Graph details

Graph # 34007

Adjacency matrix

01110000
10001100
10010010
10100001
01000110
01001001
00101001
00010110

Adjacency list

1: 2 3 4
2: 1 5 6
3: 1 4 7
4: 1 3 8
5: 2 6 7
6: 2 5 8
7: 3 5 8
8: 4 6 7

HoG graph id

34007

Graph name

Bicorn

Graph submitted by

Nishad Kothari

Invariant values

The definitions of the invariants can be found here.
Invariant Value Invariant Value
Acyclic No Index 3
Algebraic Connectivity 1.268 Laplacian Largest Eigenvalue 5.414
Average Degree 3 Longest Induced Cycle 6
Bipartite No Longest Induced Path 4
Chromatic Index 3 Matching Number 4
Chromatic Number 3 Maximum Degree 3
Circumference 8 Minimum Degree 3
Claw-Free No Minimum Dominating Set 2
Clique Number 3 Number of Components 1
Connected Yes Number of Edges 12
Density 0.429 Number of Triangles 2
Diameter 3 Number of Vertices 8
Edge Connectivity 3 Planar Yes
Eulerian No Radius 2
Genus 0 Regular Yes
Girth 3 Second Largest Eigenvalue 1.732
Hamiltonian Yes Smallest Eigenvalue -2.414
Independence Number 3 Vertex Connectivity 3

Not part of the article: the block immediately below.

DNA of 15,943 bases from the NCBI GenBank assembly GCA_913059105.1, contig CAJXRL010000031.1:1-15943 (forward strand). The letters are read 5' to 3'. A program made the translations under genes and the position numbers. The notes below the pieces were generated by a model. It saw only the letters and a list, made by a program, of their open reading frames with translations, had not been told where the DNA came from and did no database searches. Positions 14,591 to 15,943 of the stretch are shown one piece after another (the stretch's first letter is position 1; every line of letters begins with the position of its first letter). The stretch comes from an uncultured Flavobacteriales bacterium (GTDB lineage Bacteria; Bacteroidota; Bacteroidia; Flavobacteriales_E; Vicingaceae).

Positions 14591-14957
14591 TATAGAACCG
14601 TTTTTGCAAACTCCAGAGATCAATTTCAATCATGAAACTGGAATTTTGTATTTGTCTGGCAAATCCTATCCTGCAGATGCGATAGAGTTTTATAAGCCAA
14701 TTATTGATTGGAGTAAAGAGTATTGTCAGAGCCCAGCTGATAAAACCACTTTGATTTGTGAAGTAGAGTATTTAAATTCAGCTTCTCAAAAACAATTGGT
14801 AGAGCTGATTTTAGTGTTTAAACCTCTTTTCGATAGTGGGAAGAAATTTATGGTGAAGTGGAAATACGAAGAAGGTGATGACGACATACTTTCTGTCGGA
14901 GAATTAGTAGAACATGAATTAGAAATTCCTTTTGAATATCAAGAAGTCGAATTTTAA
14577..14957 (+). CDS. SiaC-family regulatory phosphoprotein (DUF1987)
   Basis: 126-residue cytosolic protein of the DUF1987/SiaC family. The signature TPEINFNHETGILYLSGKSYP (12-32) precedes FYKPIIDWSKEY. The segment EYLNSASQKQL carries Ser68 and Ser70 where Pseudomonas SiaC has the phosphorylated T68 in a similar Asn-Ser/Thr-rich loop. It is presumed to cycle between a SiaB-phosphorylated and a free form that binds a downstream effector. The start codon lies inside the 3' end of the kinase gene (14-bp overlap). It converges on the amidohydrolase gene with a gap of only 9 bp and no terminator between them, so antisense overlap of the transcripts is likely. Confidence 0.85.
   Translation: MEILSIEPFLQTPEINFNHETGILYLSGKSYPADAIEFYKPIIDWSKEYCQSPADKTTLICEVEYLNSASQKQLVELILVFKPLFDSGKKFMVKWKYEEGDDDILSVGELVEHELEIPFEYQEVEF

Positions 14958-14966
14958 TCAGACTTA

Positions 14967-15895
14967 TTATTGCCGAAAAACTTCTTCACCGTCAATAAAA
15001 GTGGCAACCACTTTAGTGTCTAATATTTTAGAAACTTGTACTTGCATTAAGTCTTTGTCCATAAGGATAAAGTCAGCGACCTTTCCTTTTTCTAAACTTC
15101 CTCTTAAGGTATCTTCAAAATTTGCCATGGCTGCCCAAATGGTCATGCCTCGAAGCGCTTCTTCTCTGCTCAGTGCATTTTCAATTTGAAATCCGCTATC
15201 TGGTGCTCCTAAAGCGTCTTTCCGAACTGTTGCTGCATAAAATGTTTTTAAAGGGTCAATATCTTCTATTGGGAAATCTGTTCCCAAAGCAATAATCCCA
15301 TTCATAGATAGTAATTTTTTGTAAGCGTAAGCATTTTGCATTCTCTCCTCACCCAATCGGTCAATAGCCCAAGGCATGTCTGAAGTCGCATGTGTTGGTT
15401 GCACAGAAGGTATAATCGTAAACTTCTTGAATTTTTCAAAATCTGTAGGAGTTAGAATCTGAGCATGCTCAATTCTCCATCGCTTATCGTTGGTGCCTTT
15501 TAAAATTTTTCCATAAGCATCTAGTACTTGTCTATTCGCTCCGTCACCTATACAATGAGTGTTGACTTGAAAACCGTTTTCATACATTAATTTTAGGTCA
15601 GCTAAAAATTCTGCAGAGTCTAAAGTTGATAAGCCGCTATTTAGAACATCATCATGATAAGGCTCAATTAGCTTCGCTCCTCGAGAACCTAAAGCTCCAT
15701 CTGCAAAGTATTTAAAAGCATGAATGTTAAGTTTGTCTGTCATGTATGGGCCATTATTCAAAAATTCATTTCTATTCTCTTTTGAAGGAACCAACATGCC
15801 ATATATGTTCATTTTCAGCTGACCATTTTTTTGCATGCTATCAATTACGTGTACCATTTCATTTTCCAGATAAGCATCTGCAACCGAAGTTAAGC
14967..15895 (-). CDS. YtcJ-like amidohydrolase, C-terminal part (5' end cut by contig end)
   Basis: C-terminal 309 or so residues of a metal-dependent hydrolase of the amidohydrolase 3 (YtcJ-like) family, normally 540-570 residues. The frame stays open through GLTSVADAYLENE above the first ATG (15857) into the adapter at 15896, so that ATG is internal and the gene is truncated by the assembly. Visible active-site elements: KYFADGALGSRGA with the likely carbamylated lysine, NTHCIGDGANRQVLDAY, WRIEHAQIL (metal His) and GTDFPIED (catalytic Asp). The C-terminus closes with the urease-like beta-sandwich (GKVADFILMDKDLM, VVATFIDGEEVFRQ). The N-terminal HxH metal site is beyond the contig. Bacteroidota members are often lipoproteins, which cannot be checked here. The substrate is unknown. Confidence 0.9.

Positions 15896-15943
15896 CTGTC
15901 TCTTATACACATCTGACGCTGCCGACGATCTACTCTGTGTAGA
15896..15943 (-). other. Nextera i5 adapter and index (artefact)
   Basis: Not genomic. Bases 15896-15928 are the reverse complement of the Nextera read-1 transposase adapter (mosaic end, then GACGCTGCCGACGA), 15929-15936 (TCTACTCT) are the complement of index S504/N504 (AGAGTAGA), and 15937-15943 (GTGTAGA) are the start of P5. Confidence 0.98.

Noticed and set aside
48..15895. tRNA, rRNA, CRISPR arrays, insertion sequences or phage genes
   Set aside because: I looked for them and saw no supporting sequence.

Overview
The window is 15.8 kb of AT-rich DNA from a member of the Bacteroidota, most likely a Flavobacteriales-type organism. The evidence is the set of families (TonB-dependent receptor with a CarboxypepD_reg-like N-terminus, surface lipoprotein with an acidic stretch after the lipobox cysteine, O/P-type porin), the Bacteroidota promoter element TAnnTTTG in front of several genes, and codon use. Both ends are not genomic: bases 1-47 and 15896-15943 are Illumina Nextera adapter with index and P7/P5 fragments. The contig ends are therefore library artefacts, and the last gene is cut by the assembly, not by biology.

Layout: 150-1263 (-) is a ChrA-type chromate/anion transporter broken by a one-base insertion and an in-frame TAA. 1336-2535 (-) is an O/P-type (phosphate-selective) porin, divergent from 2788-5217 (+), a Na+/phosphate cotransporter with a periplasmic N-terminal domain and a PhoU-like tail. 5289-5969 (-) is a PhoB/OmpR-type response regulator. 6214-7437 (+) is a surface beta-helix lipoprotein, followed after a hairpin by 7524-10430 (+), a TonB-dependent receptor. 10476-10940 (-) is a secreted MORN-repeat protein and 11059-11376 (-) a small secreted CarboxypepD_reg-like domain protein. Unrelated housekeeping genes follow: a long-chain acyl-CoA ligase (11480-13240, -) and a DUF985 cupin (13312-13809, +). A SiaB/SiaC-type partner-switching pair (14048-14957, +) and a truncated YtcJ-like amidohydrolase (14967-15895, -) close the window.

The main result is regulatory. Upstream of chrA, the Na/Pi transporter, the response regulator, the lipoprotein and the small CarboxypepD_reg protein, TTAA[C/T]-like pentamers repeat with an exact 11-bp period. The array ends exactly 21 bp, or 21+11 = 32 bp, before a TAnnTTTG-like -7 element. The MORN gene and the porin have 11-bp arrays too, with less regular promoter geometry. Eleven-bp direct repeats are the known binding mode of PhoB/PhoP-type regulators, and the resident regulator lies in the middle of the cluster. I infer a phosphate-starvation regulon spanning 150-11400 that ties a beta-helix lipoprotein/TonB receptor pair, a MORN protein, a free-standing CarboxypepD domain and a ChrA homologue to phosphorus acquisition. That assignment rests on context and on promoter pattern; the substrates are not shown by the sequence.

A table row rendered like this indicates that the graph is marked as being interesting for that invariant.

Comments

Posted by Nishad Kothari at Sep 17, 2019 9:18 PM.
A brick is a 3-connected graph with the additional property that deleting any two distinct vertices results in a graph that has a perfect matching.

An edge e of a brick G is removable if G-e is matching covered; furthermore, e is b-invariant if the tight cut decomposition of G-e yields precisely one brick.

Lovász conjectured that every brick, distinct from K4, the triangular prism and the Petersen graph, has a b-invariant edge.

This conjecture was proved in a series of two papers by Carvalho, Lucchesi and Murty (On a conjecture of Lovász concerning bricks, JCT-B 2002).

Carvalho, Lucchesi and Murty proved a stronger statement. In particular, they showed that the Bicorn is the only brick that has a unique b-invariant edge.

Posted by Nishad Kothari at Sep 17, 2019 9:25 PM.
The Bicorn, and a related graph called the Tricorn, play important roles in several works of Carvalho, Kothari, Lucchesi and Murty --- two of these are listed below.

1. $K_4$-free and $\overline{C_6}$-free planar matching covered graphs (Kothari and Murty, JGT 2016)

2. On two unsolved problems concerning matching covered graphs (Lucchesi, Carvalho, Kothari and Murty, SIDMA 2018)

Posted by Nishad Kothari at Sep 17, 2019 9:31 PM.
The Bicorn is a member of an infinite family of bricks called Staircases --- these play an important role in the Brick Generation Theorem proved by Norine and Thomas (Generating Bricks, JCT-B 2007). Each staircase is devoid of strictly thin edges.

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